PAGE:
Powers Of Attorney And Agency (Interstate Powers Of Attorney) Amendment Bill

27 Jun 2012 archivespeech

This speech is about the Powers Of Attorney And Agency (Interstate Powers Of Attorney) Amendment Bill which amends the Powers of Attorney & Agency Act 1984. It will enable environment protection authoritys (EPAs) made in other jurisdictions to be recognised in South Australia.

The Hon. J.M.A. LENSINK (16:00): Obtained leave and introduced a bill for an act to amend the Powers of Attorney and Agency Act 1984. Read a first time.

The Hon. J.M.A. LENSINK (16:00): I move:

That this bill be now read a second time.

This bill amends the Powers of Attorney and Agency Act 1984 which is currently silent on the recognition of interstate enduring powers of attorney (EPA), so this bill will enable EPAs which were made in other jurisdictions to be recognised in South Australia. Mr President, I declare that I have an interest in this as I have an EPA over my mother—one of my sisters and I have been appointed jointly and severally in that role.

There are several instruments that people can use to appoint someone to act on their behalf in their affairs. A power of attorney provides powers for someone else to manage your financial affairs and a person can only grant it when they are of sound mind at the time of the making of the document. A general power of attorney ceases at the time that someone becomes mentally incapacitated but an enduring power of attorney, as the title suggests, continues regardless of mental incapacitation.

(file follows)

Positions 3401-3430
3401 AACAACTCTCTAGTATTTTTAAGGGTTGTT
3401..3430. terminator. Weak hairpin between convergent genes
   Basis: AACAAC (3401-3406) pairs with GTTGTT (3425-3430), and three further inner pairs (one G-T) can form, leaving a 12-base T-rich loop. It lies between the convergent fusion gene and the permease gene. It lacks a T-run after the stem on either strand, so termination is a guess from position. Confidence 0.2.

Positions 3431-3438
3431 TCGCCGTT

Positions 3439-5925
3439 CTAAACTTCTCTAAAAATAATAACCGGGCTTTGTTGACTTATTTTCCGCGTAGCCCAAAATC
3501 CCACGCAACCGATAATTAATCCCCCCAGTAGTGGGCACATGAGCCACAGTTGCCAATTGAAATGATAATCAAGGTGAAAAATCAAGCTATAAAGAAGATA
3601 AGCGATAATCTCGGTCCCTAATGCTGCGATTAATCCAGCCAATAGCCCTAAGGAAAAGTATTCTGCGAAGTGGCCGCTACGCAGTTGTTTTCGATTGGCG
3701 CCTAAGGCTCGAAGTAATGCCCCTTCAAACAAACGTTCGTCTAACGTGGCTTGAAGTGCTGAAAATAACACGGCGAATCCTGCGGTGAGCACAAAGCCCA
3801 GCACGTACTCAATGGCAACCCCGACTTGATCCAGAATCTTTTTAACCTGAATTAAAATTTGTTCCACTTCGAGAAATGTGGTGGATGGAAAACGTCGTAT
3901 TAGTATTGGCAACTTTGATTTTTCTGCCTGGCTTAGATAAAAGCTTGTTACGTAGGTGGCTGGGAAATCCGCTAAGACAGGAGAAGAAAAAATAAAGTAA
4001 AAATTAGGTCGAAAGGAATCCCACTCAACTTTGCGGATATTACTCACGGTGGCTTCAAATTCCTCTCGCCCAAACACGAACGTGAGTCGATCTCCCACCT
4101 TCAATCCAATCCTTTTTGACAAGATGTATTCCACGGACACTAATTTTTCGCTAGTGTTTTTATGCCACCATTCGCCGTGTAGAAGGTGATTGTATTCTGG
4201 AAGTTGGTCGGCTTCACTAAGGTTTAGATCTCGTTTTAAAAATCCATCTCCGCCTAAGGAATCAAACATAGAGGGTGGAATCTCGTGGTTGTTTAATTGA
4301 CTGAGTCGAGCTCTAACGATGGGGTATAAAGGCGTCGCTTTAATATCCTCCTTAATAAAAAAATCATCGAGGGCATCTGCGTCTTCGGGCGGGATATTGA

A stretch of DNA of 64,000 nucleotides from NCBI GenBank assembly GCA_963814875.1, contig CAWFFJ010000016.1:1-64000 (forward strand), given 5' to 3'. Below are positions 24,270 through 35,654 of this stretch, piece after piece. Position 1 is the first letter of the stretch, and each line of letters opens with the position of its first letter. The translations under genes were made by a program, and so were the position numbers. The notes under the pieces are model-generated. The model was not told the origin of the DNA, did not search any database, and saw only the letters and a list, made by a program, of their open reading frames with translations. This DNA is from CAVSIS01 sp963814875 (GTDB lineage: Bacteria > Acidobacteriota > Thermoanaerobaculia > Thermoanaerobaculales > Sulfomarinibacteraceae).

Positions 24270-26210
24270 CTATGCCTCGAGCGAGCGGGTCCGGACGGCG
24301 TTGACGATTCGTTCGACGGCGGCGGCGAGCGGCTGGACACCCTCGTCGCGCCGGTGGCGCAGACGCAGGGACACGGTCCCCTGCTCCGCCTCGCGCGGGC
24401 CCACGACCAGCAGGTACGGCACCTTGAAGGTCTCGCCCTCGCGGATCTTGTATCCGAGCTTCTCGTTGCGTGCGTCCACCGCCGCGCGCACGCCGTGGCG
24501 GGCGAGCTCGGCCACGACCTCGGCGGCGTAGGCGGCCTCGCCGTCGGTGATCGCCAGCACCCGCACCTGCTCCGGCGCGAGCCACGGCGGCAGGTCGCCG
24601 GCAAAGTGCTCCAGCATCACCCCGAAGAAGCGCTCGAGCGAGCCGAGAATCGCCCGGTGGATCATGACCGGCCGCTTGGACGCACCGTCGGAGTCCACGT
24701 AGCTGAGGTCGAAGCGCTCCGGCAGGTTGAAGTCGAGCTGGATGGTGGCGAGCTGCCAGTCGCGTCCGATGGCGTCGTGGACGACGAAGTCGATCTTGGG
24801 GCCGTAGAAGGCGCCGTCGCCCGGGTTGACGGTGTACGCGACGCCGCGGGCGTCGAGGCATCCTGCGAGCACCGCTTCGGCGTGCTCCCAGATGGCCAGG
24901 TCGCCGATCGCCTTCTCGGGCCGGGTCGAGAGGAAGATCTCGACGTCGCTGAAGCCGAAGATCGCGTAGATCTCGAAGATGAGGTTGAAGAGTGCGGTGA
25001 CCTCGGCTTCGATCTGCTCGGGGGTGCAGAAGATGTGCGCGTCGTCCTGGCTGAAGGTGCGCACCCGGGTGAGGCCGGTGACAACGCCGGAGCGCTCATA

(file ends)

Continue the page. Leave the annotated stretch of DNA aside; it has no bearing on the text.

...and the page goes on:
An enduring power of guardianship enables someone else to make personal decisions on their behalf under the Guardianship and Administration Act 1993. There are also powers to make medical decisions under the Consent to Medical Treatment and Palliative Care Act 1995. These instruments are known as medical powers of attorney and advanced directives. The Legal Services Commission's Law Handbook and the website provide some very useful information about each of these instruments. That can be viewed at www.lawhandbook.sa.gov.au.